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SIP Trunking: Common Pitfalls and Quick Fixes

With companies shifting away from on-premises and “traditional” telecom networks to Internet-based protocols—such as Voice Over IP (VoIP)—the market for critical communications infrastructure—most notably SIP trunking—is on the rise; not only multiple failover sites but cloud-based SIP-as-a-service solutions are now popular options. However, there’s a caveat: problems unique to SIP systems that can cause IT headaches if you’re not prepared. Here are three of the most common.

Quality Issues

A recent survey by The SIP School found that despite evolving trunk technology, several key issues persist in many session initiation protocol deployments. For example, almost 34 percent of those asked said they experienced quality problems—including delay, jitter and packet loss—while 43 percent faced problems with one-way audio or randomly dropped calls. What’s more, nearly 30 percent still encountered codec mismatches, such as providers using G.723 or G.729, which aren’t supported by IP PBX technology.

The fix? If you’re using an Internet-based SIP trunking provider, look for bottlenecks where enterprise traffic meets the Internet at large. If you’d like to avoid the issue altogether, consider moving to a multiprotocol label switching (MLPS) system that allows high-speed connections using short path labels to avoid complex network lookups.

Registration Woes

Even if your system is running perfectly, you may encounter login and registration issues. These often stem from providers—if they’ve entered incorrect account or password information, you may experience delay or failure logging on, in turn making your SIP trunk a very expensive and underutilized service. If this occurs more than intermittently, start by checking with your provider to ensure it’s properly capturing login and access data, and connections aren’t being lost to firewall defenses. If the issue persists, the quickest route to a fix is finding a new SIP supplier.

Cost Complaints

One key benefit of SIP trunking often touted by proponents and providers is lower monthly costs. The problem? Currently, there’s no standardization of pricing plans or costs, meaning you could be on the hook for much more than you realize. As noted by No Jitter, for example, one typical pricing scenario is to assign each concurrent call path a fixed monthly fee. Not all providers follow this model, however, meaning some charge for local calls, an excessive number of “short” calls or even 911 calls. This may not be mentioned in the upfront sales pitch but buried in your contract, or may appear on your first bill. It’s also worth noting that while many providers now offer failover sites, they don’t all follow the same cost model—some only charge when extra trunks are used, some let you “burst” into these trunks when needed, and some charge simply for the privilege of having access. Solving the issue here means digging deep into any service-level agreement (SLA) before you sign on.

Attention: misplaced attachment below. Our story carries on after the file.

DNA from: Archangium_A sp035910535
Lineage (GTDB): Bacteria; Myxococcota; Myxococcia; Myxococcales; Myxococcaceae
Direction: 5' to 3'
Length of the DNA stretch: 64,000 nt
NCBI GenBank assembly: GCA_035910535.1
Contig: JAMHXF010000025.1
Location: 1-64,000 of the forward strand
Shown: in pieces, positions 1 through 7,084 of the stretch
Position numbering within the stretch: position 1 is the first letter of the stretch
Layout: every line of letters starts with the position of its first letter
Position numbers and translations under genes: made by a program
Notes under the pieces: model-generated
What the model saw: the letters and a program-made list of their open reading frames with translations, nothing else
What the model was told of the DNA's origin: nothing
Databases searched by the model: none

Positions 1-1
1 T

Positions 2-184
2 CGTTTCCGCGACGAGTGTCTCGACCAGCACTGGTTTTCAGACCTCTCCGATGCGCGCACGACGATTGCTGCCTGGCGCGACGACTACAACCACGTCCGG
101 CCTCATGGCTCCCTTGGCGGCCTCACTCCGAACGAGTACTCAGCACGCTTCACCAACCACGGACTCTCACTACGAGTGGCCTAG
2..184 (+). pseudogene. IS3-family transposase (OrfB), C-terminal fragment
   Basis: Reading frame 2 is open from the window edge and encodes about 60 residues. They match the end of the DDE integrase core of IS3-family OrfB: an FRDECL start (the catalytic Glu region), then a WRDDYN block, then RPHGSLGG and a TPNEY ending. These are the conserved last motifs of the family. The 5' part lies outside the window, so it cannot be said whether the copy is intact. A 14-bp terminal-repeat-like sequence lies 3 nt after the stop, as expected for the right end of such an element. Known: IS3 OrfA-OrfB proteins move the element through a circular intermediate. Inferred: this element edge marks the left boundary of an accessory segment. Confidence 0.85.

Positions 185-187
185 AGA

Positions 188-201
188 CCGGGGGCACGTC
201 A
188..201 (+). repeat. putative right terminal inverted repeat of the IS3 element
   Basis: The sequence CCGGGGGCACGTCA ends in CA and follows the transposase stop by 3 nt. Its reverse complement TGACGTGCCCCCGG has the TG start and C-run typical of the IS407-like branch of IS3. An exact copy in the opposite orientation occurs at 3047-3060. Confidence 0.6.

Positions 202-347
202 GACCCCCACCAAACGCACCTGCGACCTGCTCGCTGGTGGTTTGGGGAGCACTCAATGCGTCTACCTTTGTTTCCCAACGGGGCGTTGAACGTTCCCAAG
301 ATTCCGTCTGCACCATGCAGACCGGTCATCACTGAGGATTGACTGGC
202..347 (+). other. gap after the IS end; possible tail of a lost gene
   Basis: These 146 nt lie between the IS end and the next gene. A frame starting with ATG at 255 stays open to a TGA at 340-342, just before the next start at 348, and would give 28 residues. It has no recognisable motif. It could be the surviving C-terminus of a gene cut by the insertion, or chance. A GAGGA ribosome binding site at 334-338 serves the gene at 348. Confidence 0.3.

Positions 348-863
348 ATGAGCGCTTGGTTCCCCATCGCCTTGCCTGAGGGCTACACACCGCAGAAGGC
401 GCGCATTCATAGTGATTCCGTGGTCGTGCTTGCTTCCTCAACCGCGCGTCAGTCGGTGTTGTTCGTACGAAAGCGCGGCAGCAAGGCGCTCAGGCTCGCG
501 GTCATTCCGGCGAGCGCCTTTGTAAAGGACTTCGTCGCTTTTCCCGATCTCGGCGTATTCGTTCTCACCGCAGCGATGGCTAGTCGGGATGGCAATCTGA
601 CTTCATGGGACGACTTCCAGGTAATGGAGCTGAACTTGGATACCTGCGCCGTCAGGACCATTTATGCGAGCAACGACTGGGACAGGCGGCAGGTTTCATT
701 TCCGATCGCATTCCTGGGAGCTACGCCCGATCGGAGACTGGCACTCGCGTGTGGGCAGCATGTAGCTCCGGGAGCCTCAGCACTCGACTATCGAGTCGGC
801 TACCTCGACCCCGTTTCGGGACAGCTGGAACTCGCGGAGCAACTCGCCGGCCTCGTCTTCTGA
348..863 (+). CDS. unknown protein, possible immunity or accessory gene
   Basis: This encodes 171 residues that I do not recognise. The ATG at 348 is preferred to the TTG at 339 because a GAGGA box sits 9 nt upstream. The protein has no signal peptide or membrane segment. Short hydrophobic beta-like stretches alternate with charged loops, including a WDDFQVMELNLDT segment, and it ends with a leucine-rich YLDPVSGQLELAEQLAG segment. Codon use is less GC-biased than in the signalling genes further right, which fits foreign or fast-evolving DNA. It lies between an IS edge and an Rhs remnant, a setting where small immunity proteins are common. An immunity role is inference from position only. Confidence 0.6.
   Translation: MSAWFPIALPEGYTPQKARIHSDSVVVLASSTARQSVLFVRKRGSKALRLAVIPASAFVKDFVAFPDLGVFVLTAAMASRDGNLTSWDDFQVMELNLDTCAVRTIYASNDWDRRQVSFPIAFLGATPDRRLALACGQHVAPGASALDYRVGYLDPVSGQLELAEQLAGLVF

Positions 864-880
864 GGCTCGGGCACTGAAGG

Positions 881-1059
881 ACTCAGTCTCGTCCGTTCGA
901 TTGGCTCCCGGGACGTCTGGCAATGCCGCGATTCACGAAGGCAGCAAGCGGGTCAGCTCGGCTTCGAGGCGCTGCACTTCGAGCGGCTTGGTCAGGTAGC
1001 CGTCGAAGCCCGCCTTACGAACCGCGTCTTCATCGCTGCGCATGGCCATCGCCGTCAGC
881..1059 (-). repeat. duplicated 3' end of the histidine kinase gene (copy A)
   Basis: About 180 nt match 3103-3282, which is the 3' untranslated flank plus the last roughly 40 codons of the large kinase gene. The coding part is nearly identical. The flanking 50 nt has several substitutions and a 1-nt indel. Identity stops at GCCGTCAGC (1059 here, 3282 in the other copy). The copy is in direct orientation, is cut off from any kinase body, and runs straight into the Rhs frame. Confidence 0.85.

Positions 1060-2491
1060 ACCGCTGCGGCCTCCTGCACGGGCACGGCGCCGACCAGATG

SIP trunking offers big benefits—flexibility, customization and speed to name a few—but isn’t without pitfalls. By prepping for quality, access and cost issues, however, you can get ahead of the game and maximize the impact of SIP spending.

By Chris Surdenik, CEO of Call One

Call One is one of Chicagoland’s premiere communications infrastructure solution providers, and is especially known for its work with phone systems and voice services such as PBX. He holds degrees from the University of Illinois and Northwestern University.

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